Next Install the latest VIA AGP (4.29) drivers avialable from Here. When completed again DO not reboot !! Go Start > Run > Msconfig > Startup > uncheck (disable) ATIGART and ATIPOLAB entries > OK > now before you reboot install direct x either version 7.1 or 8.0a then reboot !!!.
Check to see if all is well then and only then install the soundblaster in pci sot number 3. Make sure it is not sharing any irq's with any other devices it is a notorious bad sharer of irq's.
A little bit of knowledge is a dangerous thing!
I would suggest broken components. It could be any part, not just the graphics card. 3D gaming puts huge strain on all the parts of your system, not just the graphics card and/or processor. Try removing your network card, etc, see if it runs stable like that.
Plus - are you using corrupted or out-of-date drivers? This could be one explanation. Check the drivers for everything, and also try re-installing DirectX.
1. Try another hard drive.
2. Try another motherboard.
3. Try another processor.
4. Check (again) all your BIOS settings.
~ I'm not AMD biased, I just think their chips are better. ~
Well, those temps sound fine especially considering Asus Probe tends to inflate your temps compared to other monitoring programs. I noticed in your other post that your 3.3V is running 3.5V. That's outside the +/- 5% tolerance most electronic components have for their power requirements. There may be something wrong the regulator in that power supply. Hopefully your new one will measure much closer to 3.3V and everything will suddenly be good. I know there's lots of talk about the impressive current requirements the GeForce 2 and 3 cards need on that 3.3V line but I'm sure the Radeon needs a lot too when running 3D games. Combine that with a bad regulator and you could easily be causing that power supply to hiccup. And that probably wouldn't be visible on the Probe software.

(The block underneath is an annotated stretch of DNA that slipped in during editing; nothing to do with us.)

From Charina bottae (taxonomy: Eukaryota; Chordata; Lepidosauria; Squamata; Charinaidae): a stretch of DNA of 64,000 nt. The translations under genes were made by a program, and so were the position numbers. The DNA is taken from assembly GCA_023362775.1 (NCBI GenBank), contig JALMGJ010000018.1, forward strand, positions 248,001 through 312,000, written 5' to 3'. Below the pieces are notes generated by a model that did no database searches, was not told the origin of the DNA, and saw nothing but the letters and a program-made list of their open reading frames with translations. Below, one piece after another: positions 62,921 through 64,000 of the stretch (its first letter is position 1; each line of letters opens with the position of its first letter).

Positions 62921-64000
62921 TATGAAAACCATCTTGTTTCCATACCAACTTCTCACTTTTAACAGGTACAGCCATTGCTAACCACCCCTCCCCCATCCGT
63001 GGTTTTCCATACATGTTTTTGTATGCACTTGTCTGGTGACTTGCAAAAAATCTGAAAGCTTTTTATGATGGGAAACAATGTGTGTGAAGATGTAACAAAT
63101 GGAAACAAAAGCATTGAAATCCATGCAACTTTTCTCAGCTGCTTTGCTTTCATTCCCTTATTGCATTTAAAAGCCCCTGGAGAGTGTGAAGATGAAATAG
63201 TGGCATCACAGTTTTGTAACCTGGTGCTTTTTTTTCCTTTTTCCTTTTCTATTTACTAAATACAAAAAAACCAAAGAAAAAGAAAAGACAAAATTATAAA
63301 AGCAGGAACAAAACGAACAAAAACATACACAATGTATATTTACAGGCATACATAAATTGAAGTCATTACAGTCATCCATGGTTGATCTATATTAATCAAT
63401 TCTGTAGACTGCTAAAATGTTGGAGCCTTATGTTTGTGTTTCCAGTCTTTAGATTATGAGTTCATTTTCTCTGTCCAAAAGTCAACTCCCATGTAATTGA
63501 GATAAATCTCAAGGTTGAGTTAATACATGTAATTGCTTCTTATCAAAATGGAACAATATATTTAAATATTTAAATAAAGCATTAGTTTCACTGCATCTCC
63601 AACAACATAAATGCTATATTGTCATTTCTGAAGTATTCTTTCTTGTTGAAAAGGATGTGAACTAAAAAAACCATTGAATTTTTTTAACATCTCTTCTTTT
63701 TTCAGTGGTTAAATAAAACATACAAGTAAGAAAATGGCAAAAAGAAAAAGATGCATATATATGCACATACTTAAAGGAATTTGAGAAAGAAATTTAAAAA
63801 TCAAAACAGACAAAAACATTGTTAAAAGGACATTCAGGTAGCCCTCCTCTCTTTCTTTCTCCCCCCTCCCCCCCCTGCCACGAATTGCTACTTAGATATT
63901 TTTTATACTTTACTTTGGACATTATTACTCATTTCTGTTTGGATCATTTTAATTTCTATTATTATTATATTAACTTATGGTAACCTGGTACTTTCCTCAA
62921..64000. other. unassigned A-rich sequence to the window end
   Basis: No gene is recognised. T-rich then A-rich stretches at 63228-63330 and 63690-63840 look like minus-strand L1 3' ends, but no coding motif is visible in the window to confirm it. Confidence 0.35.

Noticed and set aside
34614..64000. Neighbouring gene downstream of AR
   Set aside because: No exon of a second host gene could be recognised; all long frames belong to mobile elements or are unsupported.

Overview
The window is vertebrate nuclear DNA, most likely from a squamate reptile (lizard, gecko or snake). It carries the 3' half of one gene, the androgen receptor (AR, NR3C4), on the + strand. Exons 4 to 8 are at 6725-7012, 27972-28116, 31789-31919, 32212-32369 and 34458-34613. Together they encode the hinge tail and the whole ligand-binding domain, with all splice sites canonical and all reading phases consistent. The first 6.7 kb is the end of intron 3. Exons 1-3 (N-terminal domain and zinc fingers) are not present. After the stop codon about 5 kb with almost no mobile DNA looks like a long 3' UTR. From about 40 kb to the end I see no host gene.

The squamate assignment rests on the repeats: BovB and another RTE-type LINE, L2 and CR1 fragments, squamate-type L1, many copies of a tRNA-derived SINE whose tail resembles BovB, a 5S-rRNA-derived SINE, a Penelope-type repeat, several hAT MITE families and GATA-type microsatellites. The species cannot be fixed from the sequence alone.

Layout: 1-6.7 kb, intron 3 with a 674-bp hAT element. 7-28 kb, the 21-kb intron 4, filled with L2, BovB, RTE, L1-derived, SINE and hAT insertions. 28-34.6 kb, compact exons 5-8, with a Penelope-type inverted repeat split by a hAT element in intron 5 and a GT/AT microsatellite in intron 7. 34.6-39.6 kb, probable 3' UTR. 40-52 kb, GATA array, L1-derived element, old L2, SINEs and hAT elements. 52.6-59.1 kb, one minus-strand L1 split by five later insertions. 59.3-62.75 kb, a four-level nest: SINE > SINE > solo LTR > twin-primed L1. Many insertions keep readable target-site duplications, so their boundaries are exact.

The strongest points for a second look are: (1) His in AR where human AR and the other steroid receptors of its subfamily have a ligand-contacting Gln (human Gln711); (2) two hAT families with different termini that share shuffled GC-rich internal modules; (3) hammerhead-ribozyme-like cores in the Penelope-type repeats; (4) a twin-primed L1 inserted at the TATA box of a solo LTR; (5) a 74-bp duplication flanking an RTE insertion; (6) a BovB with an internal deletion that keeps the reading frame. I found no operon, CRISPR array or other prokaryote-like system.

1. Check IRQ's. Make sure USB, or the serial controller isn't on the same IRQ as the NIC.
2. Make sure the Power Supply is on AMD's recommended list
3. Use good quality memory (my favorite is Kingmax TinyBGA)
4. Make sure HSF is mounted properly. Your temps look good.
5. If none of the above solve it your motherboard's probably bad.